Congratulations to SCIPP Deputy Director Rachel Riley who was awarded the 2019 Route Fifty Navigator Award in the Tech Innovators category. Riley, along with collaborators Paula Dennison and Rob Hill from the City of Stillwater, Oklahoma, received the award at a ceremony on November 20 in San Antonio, Texas. The award was given for “developing the Simple Planning Tool for planners and emergency managers to assess the local, long-tern climate risks in Oklahoma communities.” SCIPP developed the Simple Planning Tool because of the needs expressed by local, regional and state planners and emergency managers at workshops in 2017 and 2018.
The awards ceremony took place during the National League of Cities’ Summit. Awards were given across five categories: The Electeds, The Leaders, The Next Generation, The Tech Innovators, and The Allies. More details about the rest of the winners are available here. The Route Fifty awards honor individuals and teams who work in or with state, county and municipal governments across the United States.
SCIPP’s Simple Planning Tool (SPT) for Oklahoma Climate Hazards received the Oklahoma Chapter of the American Planning Association’s (APA) 2019 award for Outstanding Public Outreach, Program, Project, Tool, or Community Initiative. The award category emphasizes results and demonstrates how innovative and state-of-the-art planning methods and practices help create communities of lasting value. Jurors from Oklahoma, Arkansas, Texas, North Carolina, and Vermont reviewed all of the award nominations. The award was presented at the Quad State APA conference in Tulsa, Oklahoma on October 10, 2019. Rachel Riley accepted the award on behalf of SCIPP. Paula Dennison, Assistant City Manager for the City of Stillwater and Rob Hill, Director of Emergency Management for the City of Stillwater were key practitioners involved in the development of the SPT and nominated the tool for the award. Mr. Hill joined Ms. Riley at the awards gala to accept the award.
The SPT was developed in 2017 and 2018 through collaborations with planners and emergency managers across the state of Oklahoma. There is also a version for Arkansas that was developed collaboratively with planners and emergency managers in that state. More information about the SPT can be found here.
SCIPP has released a new report titled The Social and Scientific Misconception of Floodplains: An Integrated Look into the Re-evaluation of the “100-year” and “500-year” Flood Determinants. The report can be found here.
The work, conducted by McKenzie Roberts, was developed for her capstone project in the University of Oklahoma’s Department of Geography and Environmental Sustainability. McKenzie examined risk perception via survey data, historical climate data, and meteorological data, including from Hurricane Harvey, in Houston to create a new floodplain map that is perhaps more reflective of actual flood risk as compared to maps currently in use. Survey data provided insights into how risk is perceived by Houstonians, including documenting significant differences in rainfall thresholds used by Harris County, NOAA Atlas 14, and local residents. Historical data were combined with elevation models to identify areas at-risk of flooding and compared to properties that were actually damaged by flooding during Hurricane Harvey.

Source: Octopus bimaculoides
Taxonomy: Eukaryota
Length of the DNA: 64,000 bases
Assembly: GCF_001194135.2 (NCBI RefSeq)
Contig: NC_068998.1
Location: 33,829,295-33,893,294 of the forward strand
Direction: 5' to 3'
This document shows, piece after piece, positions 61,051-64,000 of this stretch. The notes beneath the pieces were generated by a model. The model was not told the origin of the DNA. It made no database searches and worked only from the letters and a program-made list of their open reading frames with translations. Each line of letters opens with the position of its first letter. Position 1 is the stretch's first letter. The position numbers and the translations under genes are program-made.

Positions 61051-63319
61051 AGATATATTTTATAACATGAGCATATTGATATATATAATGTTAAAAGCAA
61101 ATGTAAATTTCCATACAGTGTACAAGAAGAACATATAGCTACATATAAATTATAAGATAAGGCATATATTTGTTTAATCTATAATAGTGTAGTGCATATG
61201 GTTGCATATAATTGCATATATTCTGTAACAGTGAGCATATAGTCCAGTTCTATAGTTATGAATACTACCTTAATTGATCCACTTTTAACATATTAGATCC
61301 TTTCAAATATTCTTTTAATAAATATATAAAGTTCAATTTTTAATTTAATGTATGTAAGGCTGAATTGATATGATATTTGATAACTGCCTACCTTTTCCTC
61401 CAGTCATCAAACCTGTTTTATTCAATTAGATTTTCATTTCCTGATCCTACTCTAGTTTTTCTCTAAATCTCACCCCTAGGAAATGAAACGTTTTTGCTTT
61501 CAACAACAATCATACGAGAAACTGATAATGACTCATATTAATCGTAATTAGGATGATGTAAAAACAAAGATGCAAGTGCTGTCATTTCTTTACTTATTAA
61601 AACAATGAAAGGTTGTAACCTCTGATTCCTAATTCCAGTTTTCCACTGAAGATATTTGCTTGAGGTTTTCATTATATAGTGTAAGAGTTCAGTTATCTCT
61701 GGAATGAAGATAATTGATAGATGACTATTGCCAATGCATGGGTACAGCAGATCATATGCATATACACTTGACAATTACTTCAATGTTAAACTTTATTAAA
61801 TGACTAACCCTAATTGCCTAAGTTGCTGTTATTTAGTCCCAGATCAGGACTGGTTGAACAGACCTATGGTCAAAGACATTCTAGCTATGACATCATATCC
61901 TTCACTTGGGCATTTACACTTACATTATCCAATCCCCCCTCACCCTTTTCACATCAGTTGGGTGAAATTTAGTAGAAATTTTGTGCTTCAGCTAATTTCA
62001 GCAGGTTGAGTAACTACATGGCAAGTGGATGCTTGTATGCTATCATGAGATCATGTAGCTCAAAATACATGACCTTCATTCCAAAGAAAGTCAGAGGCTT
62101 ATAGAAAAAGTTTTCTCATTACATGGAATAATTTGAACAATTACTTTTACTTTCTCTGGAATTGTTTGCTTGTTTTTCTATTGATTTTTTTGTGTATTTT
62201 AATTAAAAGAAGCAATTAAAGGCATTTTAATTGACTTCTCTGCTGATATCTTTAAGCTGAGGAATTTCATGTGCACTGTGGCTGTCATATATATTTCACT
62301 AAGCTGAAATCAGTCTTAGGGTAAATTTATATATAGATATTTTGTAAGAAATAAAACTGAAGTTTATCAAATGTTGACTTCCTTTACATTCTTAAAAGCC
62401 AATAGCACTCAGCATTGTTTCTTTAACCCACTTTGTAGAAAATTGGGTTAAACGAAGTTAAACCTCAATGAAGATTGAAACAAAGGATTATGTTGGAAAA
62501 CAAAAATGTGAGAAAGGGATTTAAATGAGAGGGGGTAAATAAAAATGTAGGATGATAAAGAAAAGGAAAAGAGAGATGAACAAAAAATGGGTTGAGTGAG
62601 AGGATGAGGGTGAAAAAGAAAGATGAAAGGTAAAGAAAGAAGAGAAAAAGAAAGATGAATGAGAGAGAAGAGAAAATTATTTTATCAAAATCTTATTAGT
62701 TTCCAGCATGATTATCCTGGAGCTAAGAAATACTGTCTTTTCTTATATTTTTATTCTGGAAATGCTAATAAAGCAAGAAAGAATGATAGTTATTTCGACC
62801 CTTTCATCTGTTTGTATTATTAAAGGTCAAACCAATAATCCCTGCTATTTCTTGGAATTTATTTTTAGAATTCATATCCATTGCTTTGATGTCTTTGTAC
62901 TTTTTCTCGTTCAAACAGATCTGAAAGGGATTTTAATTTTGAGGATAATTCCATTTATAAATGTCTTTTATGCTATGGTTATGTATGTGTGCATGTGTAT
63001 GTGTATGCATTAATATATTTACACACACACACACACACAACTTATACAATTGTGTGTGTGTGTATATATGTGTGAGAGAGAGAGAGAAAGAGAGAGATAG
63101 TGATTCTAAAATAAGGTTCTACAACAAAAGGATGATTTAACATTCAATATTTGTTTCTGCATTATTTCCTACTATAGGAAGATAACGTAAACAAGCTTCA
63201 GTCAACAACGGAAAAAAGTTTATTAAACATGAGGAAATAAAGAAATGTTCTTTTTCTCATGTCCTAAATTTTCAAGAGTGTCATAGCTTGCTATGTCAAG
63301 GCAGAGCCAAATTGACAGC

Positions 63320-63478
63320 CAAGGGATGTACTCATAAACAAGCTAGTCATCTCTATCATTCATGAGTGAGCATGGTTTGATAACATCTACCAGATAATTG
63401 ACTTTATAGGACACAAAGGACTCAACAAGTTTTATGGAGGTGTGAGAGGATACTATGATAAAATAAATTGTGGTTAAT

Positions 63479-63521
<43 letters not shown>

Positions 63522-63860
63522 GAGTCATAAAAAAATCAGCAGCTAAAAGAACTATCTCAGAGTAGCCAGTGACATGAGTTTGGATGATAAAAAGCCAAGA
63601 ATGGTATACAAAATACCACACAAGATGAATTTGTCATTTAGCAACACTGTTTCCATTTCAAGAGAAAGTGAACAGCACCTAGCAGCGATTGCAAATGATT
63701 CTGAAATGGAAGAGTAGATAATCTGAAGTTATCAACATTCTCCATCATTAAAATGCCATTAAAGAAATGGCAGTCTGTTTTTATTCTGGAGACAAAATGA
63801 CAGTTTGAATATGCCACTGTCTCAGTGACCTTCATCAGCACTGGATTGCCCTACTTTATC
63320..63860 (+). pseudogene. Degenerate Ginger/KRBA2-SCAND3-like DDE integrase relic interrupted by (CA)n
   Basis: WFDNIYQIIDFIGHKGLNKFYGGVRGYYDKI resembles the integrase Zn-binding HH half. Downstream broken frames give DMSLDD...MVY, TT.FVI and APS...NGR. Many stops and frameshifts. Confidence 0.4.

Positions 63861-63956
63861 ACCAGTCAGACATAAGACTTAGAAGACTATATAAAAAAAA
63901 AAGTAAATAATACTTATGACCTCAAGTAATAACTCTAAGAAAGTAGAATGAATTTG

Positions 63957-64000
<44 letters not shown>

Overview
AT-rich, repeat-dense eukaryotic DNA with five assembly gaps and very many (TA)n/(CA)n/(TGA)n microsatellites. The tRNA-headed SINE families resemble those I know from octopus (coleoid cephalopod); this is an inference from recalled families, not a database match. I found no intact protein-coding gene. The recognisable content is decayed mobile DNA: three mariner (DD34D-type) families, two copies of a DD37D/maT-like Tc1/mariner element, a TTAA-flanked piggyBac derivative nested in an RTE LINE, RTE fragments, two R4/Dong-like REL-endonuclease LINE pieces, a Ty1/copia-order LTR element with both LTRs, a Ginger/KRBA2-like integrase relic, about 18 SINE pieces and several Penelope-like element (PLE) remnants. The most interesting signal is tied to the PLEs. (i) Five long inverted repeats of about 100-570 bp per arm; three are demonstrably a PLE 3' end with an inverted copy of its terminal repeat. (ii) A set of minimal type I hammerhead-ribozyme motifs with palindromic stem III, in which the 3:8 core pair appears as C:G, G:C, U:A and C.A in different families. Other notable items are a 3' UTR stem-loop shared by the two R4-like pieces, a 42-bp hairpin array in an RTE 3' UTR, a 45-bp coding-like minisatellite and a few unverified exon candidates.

The University of Oklahoma-led Southern Climate Impacts Planning Program, a multi—institutional stakeholder driven research team, is the recipient of a National Oceanic and Atmospheric Administration grant totaling $2.3 million over three years. SCIPP was established in 2008 to help south central U.S. communities build resilience to weather and climate extremes. The OU-led SCIPP is one of 11 NOAA Regional Integrated Sciences and Assessment teams across the country covering the states of Texas, Oklahoma, Louisiana, Arkansas and coastal Mississippi.
“The challenges of managing ever-increasing extremes in weather across the region is both a physical and social challenge,” said Mark Shafer, lead for SCIPP. “We need to continue advancing our understanding of physical challenges, such as the extreme rainfall in Hurricane Harvey in 2017 and in Louisiana in 2016. We also need to know how it affects communities and what capacities those communities have to prepare and respond. The project allows us to investigate both of these aspects, working closely with community partners to bring science outside of the universities and helping communities become more resilient to such extremes.”
SCIPP improves a community’s adaptability to the adverse effects of climate extremes (tornadoes, hurricanes, floods, wildfires, winter storms, droughts, floods and rising sea levels) by focusing on planning and preparedness, coastal impacts, climate adaptation, use of seasonal to sub-seasonal predictions and drought. Within these five areas, SCIPP works to identify and build new decision support tools, synthesize information for use in planning, conduct research to understand physical and social factors affecting risk, and study how information is shared within communities to improve individual and collective resilience.
Examples of a SCIPP tool includes the Simple Planning Tool, developed in collaboration with city planners and emergency managers in Oklahoma and Arkansas. The tool allows local officials who may not have a technical background to assess their risk. In another example, SCIPP team members synthesized information for use in planning by analyzing historical climate information and model projections to inform how climate may affect the U.S. Strategic Petroleum Reserve’s mission-critical objectives.